Manila’s ‘500’ brave the traffic for Bravo
‘An exhibit of a foreign painter capturing the distinguished people of another country is something unique’
When Chilean painter Claudio Bravo died last June 2011, Paulina Silva, a painter and wife of Ambassador of Chile Roberto Mayorga, suggested an exhibit commemorating his sojourn in the Philippines.
The envoy knew that Oscar Lopez of the Energy Development Corp. (EDC) had relatives who sat for Bravo. When he broached the idea to Lopez, the patriarch got excited. He appointed his daughter Cedie Lopez-Vargas, director of the Lopez Museum, to organize the Claudio Bravo exhibit at the Metropolitan Museum of Manila. It would also mark the 202nd anniversary of the National Day of Chile.
The formal affair last Sept. 18 was attended by the Zobels, Elizaldes, Aranetas, Manahans, Cojuangcos, to name a few, and the diplomatic corps, naturally. Some 500 braved the traffic to view the exhibit. Mayorga was told that it was the first time that a foreign country’s national day was celebrated with an art form that bridged two countries.
“An exhibit of a foreign painter capturing the distinguished people of another country is something unique,” said Mayorga.
In his speech, Lopez, chairman emeritus of the Lopez Group, said EDC has been undertaking exploration activities in geothermal energy in Chile. “We hope to likewise contribute to the supply of clean and renewable energy into the homes and industries of Chile.”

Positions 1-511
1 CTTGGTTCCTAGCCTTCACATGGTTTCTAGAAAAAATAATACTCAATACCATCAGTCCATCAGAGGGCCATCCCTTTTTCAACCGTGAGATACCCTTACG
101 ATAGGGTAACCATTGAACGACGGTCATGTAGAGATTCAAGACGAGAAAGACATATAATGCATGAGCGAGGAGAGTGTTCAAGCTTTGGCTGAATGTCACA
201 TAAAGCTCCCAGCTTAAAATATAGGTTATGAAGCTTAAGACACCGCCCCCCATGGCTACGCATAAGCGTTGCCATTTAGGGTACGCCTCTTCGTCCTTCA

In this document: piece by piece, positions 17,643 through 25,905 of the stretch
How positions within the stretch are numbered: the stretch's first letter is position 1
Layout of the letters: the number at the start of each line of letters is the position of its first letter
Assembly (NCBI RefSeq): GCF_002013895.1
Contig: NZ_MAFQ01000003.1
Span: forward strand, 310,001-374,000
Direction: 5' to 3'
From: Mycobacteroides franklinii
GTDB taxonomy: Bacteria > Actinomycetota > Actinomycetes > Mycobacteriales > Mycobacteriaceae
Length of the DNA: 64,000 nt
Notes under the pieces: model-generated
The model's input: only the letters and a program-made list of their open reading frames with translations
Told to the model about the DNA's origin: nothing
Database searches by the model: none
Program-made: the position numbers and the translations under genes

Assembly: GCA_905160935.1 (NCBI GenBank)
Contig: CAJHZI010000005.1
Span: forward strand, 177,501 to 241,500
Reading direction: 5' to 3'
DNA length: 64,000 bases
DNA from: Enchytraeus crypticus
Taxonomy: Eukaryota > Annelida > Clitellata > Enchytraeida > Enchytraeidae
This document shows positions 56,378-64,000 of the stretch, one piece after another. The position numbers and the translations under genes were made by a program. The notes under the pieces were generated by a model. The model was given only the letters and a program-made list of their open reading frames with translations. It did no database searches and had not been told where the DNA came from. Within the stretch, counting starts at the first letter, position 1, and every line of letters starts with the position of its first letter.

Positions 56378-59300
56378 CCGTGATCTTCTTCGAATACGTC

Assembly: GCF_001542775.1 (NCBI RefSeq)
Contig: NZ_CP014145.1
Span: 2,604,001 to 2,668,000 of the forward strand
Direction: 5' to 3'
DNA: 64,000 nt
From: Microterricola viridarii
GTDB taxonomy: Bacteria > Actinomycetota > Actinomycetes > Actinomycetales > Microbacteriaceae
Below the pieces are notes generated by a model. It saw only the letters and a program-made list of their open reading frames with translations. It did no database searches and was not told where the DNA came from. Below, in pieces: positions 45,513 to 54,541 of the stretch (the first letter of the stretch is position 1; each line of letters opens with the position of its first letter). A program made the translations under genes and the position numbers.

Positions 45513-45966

Lopez recalled meeting Bravo in January 1968 during the 40th wedding anniversary of his parents, Don Eugenio Lopez Sr. and Pacita Moreno. He said that during Bravo’s stay, some of the Lopez family members had a sitting with him—his mother, his sister Presy Lopez-Psinakis and his sister-in-law Conchita Lopez-Taylor.
At the front row of the ceremonies sat Bravo’s big-time subjects: Katherine Young, Tessie Luz, Baby Forés, Don Jaime Zobel de Ayala and Mari Carmen Roxas Elizalde.
While guests sipped Chilean wine and nibbled chicharon with Laguna cheese, served by Cibo, they examined the 29 portraits and drawings.
The diversion that night was the boyish-looking ambassador from Panama, Roberto Carlos Vallarino Moreno, 35, who had women swarming around him.
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